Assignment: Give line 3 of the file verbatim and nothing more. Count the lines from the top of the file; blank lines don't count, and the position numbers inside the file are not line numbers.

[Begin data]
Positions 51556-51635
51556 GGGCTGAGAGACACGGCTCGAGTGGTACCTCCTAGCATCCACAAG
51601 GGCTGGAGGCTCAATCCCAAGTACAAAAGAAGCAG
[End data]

51601 GGCTGGAGGCTCAATCCCAAGTACAAAAGAAGCAG